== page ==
The Korea-Australia Free Trade Agreement (KAFTA) was signed by Trade and Investment Minister, Mr Andrew Robb and his South Korean counterpart the Minister for Trade, Industry and Energy, Mr Yoon Sang-jick in Seoul on 8 April 2014.
Minister Robb tabled the text of the Agreement along with a National Interest Analysis in the Australian Parliament on 13 May 2014.
The text of KAFTA and the National Interest Analysis was tabled in the Australian Parliament for 20 joint sitting days and was considered by the Joint Standing Committee on Treaties (JSCOT). On 4 September 2014, the Chair of JSCOT tabled Report 142 of its inquiry into KAFTA in Parliament. The report supported KAFTA and recommended the Government take binding treaty action.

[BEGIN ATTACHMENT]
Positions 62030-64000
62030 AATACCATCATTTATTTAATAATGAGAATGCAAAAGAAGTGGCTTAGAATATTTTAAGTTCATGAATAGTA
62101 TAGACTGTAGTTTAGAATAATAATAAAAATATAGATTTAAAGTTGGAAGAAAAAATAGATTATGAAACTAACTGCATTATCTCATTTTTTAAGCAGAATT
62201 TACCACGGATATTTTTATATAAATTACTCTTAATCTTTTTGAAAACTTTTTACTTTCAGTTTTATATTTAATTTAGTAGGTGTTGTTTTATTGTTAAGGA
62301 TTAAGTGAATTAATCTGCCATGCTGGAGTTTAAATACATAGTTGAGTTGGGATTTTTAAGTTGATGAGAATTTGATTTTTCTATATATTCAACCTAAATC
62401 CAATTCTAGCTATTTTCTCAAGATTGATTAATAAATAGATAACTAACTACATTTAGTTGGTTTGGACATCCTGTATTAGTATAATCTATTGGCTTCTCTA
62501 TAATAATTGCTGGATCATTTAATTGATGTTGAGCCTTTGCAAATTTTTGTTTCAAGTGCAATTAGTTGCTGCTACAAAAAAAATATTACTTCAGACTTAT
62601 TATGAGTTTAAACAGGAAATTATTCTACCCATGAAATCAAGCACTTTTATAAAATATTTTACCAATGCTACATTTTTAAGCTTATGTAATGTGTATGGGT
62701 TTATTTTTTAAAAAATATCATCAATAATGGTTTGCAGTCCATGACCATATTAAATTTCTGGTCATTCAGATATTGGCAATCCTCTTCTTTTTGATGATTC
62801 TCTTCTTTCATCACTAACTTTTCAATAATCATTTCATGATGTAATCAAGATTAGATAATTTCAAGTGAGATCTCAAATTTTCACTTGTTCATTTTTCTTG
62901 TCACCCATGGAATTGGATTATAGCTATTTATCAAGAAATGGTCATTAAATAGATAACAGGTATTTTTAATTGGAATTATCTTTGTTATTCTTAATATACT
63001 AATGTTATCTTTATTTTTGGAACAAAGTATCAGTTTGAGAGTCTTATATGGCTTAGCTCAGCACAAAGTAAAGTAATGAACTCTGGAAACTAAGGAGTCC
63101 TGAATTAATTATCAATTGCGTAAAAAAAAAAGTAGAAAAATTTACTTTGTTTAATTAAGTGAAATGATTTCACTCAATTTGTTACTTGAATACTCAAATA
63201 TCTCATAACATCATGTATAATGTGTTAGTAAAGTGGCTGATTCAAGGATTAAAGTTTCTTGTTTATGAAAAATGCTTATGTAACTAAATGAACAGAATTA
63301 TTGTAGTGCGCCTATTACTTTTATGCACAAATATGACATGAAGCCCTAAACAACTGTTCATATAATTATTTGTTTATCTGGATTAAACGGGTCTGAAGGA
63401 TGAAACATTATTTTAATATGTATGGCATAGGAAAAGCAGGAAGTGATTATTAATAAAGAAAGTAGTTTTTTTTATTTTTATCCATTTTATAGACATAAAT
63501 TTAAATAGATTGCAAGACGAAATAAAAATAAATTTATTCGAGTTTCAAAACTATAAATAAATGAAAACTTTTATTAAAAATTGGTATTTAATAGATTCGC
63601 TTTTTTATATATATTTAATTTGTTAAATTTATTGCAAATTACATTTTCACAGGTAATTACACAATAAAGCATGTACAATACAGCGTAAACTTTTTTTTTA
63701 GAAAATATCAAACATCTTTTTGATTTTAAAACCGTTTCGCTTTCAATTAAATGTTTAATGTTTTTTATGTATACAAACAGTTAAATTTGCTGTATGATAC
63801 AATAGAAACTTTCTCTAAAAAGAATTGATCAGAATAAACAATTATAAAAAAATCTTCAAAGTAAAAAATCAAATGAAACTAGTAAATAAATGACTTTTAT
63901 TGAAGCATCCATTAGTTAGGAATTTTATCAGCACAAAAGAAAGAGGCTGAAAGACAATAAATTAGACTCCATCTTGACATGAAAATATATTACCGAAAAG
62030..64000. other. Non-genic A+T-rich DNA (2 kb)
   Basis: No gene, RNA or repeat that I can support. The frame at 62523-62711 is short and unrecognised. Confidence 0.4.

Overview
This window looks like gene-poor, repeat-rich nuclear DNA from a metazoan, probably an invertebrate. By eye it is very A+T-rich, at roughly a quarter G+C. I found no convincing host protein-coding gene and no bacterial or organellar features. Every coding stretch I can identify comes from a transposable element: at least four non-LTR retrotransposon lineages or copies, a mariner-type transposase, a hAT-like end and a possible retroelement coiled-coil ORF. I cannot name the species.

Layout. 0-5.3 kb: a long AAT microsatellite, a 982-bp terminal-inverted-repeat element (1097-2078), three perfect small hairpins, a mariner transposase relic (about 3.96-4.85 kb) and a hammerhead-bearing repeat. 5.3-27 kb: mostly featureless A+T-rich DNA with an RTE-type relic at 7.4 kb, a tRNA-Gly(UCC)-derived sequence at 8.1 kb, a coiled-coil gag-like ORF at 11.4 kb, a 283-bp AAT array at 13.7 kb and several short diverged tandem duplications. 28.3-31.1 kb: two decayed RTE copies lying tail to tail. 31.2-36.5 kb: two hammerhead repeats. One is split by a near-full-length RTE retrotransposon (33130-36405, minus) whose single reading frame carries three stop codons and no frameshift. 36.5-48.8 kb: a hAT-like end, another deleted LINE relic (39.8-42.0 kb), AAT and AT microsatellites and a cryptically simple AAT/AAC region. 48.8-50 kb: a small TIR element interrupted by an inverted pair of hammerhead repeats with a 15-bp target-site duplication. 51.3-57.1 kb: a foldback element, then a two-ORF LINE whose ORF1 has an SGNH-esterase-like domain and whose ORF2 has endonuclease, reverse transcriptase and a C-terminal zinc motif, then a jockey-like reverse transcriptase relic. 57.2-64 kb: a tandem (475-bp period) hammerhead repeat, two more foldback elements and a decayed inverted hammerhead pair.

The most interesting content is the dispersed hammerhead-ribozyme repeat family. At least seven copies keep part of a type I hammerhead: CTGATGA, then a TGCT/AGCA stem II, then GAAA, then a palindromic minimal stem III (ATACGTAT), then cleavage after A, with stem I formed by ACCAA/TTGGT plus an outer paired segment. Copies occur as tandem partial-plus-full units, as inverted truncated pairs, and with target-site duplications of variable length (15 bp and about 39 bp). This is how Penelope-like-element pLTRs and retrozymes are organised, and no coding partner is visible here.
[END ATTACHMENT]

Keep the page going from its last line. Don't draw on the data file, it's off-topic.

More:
Following tabling of the report, the Minister for Immigration and Border Protection, the Hon Scott Morrison MP introduced customs implementing legislation into Parliament.
The following procedure will now be followed to enable KAFTA to become operational (or to enter into force) in accordance with normal treaty procedures:
- The Australian Parliament will consider the legislative bills. A number of Regulations will also require amendment for entry into force.
- The Senate Foreign Affairs Defence and Trade References Committee is conducting an inquiry into KAFTA and will report within one month of the tabling of the JSCOT report.
- The Korean Government is undertaking its own domestic treaty-making processes, including seeking approval by Korea’s National Assembly.
- Australia and Korea are aiming to complete their domestic treaty processes, including passage of necessary legislation, towards the end of 2014. After these processes are complete, both countries will exchange diplomatic notes to certify they are ready for entry into force of the Agreement.
- 30 days after this exchange or on a date otherwise agreed, KAFTA will enter into force.